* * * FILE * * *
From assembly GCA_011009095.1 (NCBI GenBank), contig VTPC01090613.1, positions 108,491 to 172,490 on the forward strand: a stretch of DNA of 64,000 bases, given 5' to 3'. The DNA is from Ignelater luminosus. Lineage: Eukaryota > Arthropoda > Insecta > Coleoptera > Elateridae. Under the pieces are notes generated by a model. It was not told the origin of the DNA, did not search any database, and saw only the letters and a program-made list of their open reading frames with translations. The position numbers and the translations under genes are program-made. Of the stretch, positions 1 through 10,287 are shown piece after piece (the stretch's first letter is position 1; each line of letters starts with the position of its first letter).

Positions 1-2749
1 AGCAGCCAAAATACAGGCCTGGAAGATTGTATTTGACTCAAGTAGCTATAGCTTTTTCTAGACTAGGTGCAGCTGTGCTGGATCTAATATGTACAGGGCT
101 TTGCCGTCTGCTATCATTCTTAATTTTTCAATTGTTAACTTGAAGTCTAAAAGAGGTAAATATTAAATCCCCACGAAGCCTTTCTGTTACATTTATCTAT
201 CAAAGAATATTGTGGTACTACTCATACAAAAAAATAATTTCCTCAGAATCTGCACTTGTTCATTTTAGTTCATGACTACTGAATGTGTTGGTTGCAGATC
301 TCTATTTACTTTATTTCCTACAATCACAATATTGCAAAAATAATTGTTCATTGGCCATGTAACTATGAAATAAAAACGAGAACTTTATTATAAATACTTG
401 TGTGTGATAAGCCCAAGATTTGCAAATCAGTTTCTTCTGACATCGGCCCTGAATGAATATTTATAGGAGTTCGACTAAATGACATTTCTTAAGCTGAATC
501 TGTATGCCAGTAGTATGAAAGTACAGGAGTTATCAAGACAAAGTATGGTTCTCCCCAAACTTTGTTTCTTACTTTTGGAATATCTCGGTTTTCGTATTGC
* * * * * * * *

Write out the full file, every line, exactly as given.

From assembly GCA_011009095.1 (NCBI GenBank), contig VTPC01090613.1, positions 108,491 to 172,490 on the forward strand: a stretch of DNA of 64,000 bases, given 5' to 3'. The DNA is from Ignelater luminosus. Lineage: Eukaryota > Arthropoda > Insecta > Coleoptera > Elateridae. Under the pieces are notes generated by a model. It was not told the origin of the DNA, did not search any database, and saw only the letters and a program-made list of their open reading frames with translations. The position numbers and the translations under genes are program-made. Of the stretch, positions 1 through 10,287 are shown piece after piece (the stretch's first letter is position 1; each line of letters starts with the position of its first letter).

Positions 1-2749
1 AGCAGCCAAAATACAGGCCTGGAAGATTGTATTTGACTCAAGTAGCTATAGCTTTTTCTAGACTAGGTGCAGCTGTGCTGGATCTAATATGTACAGGGCT
101 TTGCCGTCTGCTATCATTCTTAATTTTTCAATTGTTAACTTGAAGTCTAAAAGAGGTAAATATTAAATCCCCACGAAGCCTTTCTGTTACATTTATCTAT
201 CAAAGAATATTGTGGTACTACTCATACAAAAAAATAATTTCCTCAGAATCTGCACTTGTTCATTTTAGTTCATGACTACTGAATGTGTTGGTTGCAGATC
301 TCTATTTACTTTATTTCCTACAATCACAATATTGCAAAAATAATTGTTCATTGGCCATGTAACTATGAAATAAAAACGAGAACTTTATTATAAATACTTG
401 TGTGTGATAAGCCCAAGATTTGCAAATCAGTTTCTTCTGACATCGGCCCTGAATGAATATTTATAGGAGTTCGACTAAATGACATTTCTTAAGCTGAATC
501 TGTATGCCAGTAGTATGAAAGTACAGGAGTTATCAAGACAAAGTATGGTTCTCCCCAAACTTTGTTTCTTACTTTTGGAATATCTCGGTTTTCGTATTGC